The Girl on the Train by Puala Hawkins takes on a ride with Rachel Watson who is obsessed with Jess and Jason, a couple she watches from her commuter train window each day on her way into London. She has created lives for them, a fairy tale story that helps her get through her day and deal with her own wrecked life and her ex-husband’s new family. One day she sees Jess with another man and Rachel has to do something about it. In a drunken stupor she finds her way to their house, only to wake up the following morning with no idea what happened, but the knowledge that something has happened. When she learns that Jess, her Jess, is missing, has just disappeared, Rachel finds herself pulled into this mystery (in reality, inserting herself into their story) and discovers more about her own past as Jess’s life is slowly revealed.
Told from different perspectives, you get to learn a little about the lives of other women surrounding Rachel and this mystery. Megan (Rachel’s Jess) leads us through her own past, revealing bits of her tragic life. Anna (the new wife of Rachel’s ex) chronicles her own troubles dealing with the drunk Rachel who won’t leave her family alone. These were both nice breaks from Rachel’s terrible decision-making. Megan’s perspective was the most interesting because of everything she reveals.
Rachel’s character is one that you desperately want to help. You want to help her with her drinking and cringe every time she takes another drink because you both know it’s not going to end up well for her. When she shows up at the scene of the crime, you want to yell, “What are you doing?” and walk her back to the train and escort her home to the room she lets from an old friend. Each step Rachel makes is a mistake and everyone knows it, but they’re steps she has to make in order to move her life forward. They are steps that only this character would make.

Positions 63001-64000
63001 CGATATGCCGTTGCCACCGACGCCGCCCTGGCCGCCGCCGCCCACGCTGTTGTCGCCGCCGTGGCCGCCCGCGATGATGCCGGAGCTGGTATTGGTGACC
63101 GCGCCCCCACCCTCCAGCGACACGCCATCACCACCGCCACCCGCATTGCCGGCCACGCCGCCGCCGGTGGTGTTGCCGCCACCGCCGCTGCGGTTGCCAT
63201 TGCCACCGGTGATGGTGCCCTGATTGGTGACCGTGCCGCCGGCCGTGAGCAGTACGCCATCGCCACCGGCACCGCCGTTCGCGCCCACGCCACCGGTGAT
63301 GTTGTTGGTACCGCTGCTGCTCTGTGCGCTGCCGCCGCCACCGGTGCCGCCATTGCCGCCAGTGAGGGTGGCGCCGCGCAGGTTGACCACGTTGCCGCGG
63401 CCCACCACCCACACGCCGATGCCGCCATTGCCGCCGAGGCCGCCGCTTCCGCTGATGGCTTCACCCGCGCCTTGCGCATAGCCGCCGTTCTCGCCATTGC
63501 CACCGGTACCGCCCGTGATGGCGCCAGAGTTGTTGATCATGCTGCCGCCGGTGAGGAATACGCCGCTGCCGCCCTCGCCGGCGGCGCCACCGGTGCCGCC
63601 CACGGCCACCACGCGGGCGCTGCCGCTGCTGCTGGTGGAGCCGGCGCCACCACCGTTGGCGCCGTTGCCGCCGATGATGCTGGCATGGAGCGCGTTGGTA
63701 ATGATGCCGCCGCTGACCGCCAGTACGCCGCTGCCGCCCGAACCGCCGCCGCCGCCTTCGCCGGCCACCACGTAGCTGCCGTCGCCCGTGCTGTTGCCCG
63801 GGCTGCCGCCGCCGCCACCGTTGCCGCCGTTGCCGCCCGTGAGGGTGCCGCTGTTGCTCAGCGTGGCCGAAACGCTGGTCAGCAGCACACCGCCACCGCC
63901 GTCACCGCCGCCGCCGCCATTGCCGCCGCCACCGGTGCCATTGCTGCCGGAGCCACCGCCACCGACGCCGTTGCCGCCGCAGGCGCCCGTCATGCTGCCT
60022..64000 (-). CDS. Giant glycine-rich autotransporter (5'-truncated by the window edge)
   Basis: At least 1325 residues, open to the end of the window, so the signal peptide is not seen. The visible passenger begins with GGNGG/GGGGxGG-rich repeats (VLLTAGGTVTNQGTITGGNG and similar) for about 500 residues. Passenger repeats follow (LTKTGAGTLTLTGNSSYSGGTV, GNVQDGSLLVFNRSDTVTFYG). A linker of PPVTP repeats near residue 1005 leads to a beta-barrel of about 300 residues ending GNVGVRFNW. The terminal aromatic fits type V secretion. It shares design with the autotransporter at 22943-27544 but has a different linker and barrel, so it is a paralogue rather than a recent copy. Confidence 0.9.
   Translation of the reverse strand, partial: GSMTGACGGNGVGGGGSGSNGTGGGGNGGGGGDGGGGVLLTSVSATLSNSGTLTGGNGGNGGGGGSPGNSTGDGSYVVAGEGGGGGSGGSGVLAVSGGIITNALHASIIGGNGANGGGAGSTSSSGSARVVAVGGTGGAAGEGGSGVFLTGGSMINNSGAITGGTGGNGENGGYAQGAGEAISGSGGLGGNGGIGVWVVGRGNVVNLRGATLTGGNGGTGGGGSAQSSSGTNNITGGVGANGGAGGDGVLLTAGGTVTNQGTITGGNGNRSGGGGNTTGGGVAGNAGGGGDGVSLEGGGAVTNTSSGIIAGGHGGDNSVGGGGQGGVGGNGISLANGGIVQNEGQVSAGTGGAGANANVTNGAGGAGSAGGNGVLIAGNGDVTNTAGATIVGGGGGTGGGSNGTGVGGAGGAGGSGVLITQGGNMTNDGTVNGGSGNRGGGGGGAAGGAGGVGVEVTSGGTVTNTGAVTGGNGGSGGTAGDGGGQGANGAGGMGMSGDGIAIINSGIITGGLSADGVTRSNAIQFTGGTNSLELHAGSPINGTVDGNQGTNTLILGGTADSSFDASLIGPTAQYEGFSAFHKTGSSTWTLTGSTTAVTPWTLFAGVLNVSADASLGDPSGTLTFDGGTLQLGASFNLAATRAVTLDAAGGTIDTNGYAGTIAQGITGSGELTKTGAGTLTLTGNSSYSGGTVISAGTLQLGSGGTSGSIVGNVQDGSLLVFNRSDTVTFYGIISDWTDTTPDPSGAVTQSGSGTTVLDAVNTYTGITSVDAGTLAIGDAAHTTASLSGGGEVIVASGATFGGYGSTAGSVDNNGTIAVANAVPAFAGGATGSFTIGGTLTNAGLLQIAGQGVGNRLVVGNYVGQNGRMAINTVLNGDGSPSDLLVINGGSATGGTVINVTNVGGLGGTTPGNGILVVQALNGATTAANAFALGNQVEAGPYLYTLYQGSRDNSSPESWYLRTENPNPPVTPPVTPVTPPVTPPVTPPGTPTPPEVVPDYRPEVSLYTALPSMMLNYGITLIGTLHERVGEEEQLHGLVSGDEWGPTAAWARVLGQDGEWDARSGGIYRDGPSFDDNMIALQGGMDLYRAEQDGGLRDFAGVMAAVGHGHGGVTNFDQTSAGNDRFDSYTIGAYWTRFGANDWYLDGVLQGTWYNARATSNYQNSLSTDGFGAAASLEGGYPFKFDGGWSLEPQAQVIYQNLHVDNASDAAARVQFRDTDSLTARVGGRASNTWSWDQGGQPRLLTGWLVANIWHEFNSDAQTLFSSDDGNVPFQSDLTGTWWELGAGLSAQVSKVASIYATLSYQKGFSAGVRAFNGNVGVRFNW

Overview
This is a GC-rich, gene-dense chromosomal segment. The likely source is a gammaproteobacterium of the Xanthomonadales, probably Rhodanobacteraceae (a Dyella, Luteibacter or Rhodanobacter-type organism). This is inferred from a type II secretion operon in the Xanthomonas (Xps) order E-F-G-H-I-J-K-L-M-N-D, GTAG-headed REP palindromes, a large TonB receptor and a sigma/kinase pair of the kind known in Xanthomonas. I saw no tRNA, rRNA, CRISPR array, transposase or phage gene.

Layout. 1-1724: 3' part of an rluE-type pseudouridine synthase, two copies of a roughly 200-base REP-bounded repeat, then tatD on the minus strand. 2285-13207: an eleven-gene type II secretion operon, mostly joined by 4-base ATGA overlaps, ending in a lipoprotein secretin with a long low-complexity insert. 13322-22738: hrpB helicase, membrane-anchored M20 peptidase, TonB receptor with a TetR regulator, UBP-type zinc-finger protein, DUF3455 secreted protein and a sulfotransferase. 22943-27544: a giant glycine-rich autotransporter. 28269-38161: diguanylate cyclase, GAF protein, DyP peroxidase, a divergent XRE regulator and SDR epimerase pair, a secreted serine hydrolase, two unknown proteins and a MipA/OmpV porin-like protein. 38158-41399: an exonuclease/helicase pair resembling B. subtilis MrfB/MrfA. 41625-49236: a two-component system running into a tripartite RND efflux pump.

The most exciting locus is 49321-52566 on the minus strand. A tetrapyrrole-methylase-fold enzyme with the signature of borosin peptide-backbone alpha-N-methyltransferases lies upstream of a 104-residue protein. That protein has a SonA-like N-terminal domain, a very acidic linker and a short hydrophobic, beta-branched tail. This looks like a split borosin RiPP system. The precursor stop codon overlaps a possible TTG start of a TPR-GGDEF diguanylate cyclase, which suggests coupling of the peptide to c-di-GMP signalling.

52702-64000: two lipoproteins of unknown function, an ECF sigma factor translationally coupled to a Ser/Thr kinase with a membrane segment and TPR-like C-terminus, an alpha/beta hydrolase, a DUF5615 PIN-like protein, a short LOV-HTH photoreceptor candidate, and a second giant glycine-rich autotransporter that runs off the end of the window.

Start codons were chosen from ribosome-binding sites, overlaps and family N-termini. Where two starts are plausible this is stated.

Starting off The Girl on the Train, it was slow-going and I wasn’t sure if I would finish it. Having just finish Gone Girl a few months ago, this felt so similar that at first it wasn’t authentic. The characters seemed like they could have come from that story and didn’t belong here in this foreign space. It wasn’t until after the first 50 pages or so that I was pulled in and couldn’t stop reading. This is where the characters and the space of the novel began to be real to me. This is where it grabbed me and wouldn’t let me stop, made me find a few minutes here and there to fit in a page or two, uncover another clue.
If you liked Gone Girl you will certainly enjoy The Girl on the Train as well, but be certain to give it a bit to settle in and get comfortable. This is another book where you’re just not sure what the outcome will be, but I’m sure you’ll be surprised. Every step of the way, more details are revealed that lead you down the same path as Rachel, and it’s not a comfortable road to walk, but it’s one you won’t be able to leave either.